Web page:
Most people in the pump industry have not heard the term ‘radial thrust.’ To be perfectly honest with you, I’ve known about this issue, but only found the proper term a few years ago.
By definition, radial thrust occurs when a centrifugal pump operates too far from its Best Efficiency Point (BEP), resulting in imbalanced forces that push along the radius of the pump impeller.
In plain English, the pump shakes and sounds like it is cavitating. Try to throttle the discharge valve of a pump while it is operating at full speed, and you will see what I am talking about.
Think about this another way: ever look at a pump curve and wonder why the BEP is located where it is? The Best Efficiency Point for a particular pump is plotted by the manufacturer onto published performance curves. The pump is most efficient at that operating point because it is the point where the forces within the pump are most balanced, resulting in the fewest losses.
That certainly makes sense. It would stand to reason that as you move away from the BEP, the internal forces become less balanced.At 1800-RPM, you could imagine imbalanced pressures would have a profound effect on the life of the equipment. Ever wonder why pump manufacturers do not plot every line and every curve all the way from y-axis to x-axis? The conditions outside of the published operating curves are unstable and are NOT recommended for normal operation by the manufacturer.
Further evidence of this is found by looking at some manufacturer’s NPSHr lines plotted within their pump performance curves. Most of us know that as you increase flow (GPM), the Net Positive Suction Head required increases. More flow requires more pressure at the suction. As the flow decreases, NPSHr goes down.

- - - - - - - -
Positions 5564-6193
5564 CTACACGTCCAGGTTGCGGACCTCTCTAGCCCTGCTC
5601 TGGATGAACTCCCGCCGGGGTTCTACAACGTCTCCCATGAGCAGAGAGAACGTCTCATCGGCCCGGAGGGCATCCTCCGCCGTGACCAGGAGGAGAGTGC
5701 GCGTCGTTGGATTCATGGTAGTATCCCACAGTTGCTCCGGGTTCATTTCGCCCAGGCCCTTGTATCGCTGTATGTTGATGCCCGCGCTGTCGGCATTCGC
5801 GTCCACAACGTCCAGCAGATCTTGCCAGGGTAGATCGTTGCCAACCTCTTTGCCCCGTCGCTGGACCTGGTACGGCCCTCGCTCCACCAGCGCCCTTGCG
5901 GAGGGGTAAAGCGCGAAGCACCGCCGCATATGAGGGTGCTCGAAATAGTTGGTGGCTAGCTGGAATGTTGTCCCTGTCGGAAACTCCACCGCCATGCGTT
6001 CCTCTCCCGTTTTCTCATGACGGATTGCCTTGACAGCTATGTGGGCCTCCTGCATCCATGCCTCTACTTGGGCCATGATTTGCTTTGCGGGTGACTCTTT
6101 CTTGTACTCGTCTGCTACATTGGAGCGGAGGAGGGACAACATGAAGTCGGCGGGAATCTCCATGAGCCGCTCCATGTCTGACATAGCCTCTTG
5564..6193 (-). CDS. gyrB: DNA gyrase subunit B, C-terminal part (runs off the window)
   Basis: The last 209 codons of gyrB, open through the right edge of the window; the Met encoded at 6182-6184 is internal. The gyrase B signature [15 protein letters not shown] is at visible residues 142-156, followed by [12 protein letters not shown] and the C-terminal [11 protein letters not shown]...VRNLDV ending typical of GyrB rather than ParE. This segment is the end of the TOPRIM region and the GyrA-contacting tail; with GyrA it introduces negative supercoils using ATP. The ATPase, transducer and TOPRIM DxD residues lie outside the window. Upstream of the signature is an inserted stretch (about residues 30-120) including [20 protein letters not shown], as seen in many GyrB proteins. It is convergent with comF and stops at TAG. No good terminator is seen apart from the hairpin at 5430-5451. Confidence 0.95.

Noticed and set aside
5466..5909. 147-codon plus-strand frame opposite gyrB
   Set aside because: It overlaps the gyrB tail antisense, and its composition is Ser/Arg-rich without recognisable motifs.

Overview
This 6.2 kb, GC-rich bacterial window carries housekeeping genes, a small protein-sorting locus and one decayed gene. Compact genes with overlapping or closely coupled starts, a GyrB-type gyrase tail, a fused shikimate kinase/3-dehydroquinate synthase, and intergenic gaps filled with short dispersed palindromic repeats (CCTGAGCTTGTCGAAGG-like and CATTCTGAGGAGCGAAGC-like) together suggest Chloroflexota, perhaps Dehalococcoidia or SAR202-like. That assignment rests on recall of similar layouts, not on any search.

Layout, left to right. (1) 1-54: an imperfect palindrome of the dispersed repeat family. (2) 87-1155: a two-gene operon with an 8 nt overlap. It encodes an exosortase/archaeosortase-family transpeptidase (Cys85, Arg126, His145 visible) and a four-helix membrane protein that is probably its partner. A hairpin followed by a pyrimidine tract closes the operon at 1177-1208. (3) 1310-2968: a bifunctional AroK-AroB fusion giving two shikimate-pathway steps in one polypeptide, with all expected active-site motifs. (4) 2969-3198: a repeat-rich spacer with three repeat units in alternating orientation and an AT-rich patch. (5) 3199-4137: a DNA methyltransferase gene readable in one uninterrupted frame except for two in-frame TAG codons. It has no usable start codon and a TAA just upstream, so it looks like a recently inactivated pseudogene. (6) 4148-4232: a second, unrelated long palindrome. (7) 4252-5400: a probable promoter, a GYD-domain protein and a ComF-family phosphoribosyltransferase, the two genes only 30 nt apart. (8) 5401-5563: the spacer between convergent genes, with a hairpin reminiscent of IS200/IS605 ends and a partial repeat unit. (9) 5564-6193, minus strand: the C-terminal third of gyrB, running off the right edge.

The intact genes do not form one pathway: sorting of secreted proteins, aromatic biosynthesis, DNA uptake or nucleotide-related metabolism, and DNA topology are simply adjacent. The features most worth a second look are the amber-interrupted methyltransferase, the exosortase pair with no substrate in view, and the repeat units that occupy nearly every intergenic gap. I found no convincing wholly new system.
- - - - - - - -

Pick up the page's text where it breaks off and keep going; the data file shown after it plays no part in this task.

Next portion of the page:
EXCEPT, at the left end of the NPSHr line, some are shown with a slight tick upwards, and none are plotted all the way to GPM = zero. This is because the forces inside the volute (wet end of the pump) are so imbalanced and so unstable, it would be impractical to plot. Plus, it would be unwise to plot conditions at non-recommended operating points.
If you are operating outside of the published pump curve conditions, my response to the above questions is that you have bigger problems to worry about. Why is your pump operating under these conditions? Is there an obstruction in the piping? Is the piping layout imbalanced, promoting unstable operating conditions (especially in open systems like condenser water loops)? If we are operating to the right of the published curve, is the system not balanced or is there a piping leak?
Brief pump operation at shut-off conditions may be useful when troubleshooting pump and system issues, but sustained operation at or near these conditions will result in failures. In short order, bearings and seals will fail, followed by more catastrophic damage to the pump.
So, next time you wonder why a pump is cavitating when it has plenty of suction pressure, consider radial thrust as the issue, and then ask what system conditions might be causing these imbalances within the pump. It is not enough to treat the symptom – find and solve the real problem! For an onsite consultation from an experienced professional, contact your local Hoffman Hydronics sales representative.